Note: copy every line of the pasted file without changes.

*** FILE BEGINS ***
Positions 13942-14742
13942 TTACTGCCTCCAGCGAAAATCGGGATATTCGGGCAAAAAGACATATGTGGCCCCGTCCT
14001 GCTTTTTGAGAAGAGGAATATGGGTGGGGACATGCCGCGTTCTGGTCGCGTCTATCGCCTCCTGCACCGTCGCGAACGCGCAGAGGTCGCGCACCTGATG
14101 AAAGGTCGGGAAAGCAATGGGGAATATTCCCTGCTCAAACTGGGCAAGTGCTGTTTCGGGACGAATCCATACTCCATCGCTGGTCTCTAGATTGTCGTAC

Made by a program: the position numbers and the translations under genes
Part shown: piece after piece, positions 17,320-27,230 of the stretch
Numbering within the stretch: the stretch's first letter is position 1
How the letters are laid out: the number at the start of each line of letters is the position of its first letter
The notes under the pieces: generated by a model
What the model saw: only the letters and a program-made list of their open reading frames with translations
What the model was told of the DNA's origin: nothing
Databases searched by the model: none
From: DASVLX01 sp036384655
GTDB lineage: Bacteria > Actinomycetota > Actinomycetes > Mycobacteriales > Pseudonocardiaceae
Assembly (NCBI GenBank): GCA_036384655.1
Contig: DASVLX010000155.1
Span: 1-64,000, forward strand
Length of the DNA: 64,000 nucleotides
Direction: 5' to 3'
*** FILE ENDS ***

Positions 13942-14742
13942 TTACTGCCTCCAGCGAAAATCGGGATATTCGGGCAAAAAGACATATGTGGCCCCGTCCT
14001 GCTTTTTGAGAAGAGGAATATGGGTGGGGACATGCCGCGTTCTGGTCGCGTCTATCGCCTCCTGCACCGTCGCGAACGCGCAGAGGTCGCGCACCTGATG
14101 AAAGGTCGGGAAAGCAATGGGGAATATTCCCTGCTCAAACTGGGCAAGTGCTGTTTCGGGACGAATCCATACTCCATCGCTGGTCTCTAGATTGTCGTAC

Made by a program: the position numbers and the translations under genes
Part shown: piece after piece, positions 17,320-27,230 of the stretch
Numbering within the stretch: the stretch's first letter is position 1
How the letters are laid out: the number at the start of each line of letters is the position of its first letter
The notes under the pieces: generated by a model
What the model saw: only the letters and a program-made list of their open reading frames with translations
What the model was told of the DNA's origin: nothing
Databases searched by the model: none
From: DASVLX01 sp036384655
GTDB lineage: Bacteria > Actinomycetota > Actinomycetes > Mycobacteriales > Pseudonocardiaceae
Assembly (NCBI GenBank): GCA_036384655.1
Contig: DASVLX010000155.1
Span: 1-64,000, forward strand
Length of the DNA: 64,000 nucleotides
Direction: 5' to 3'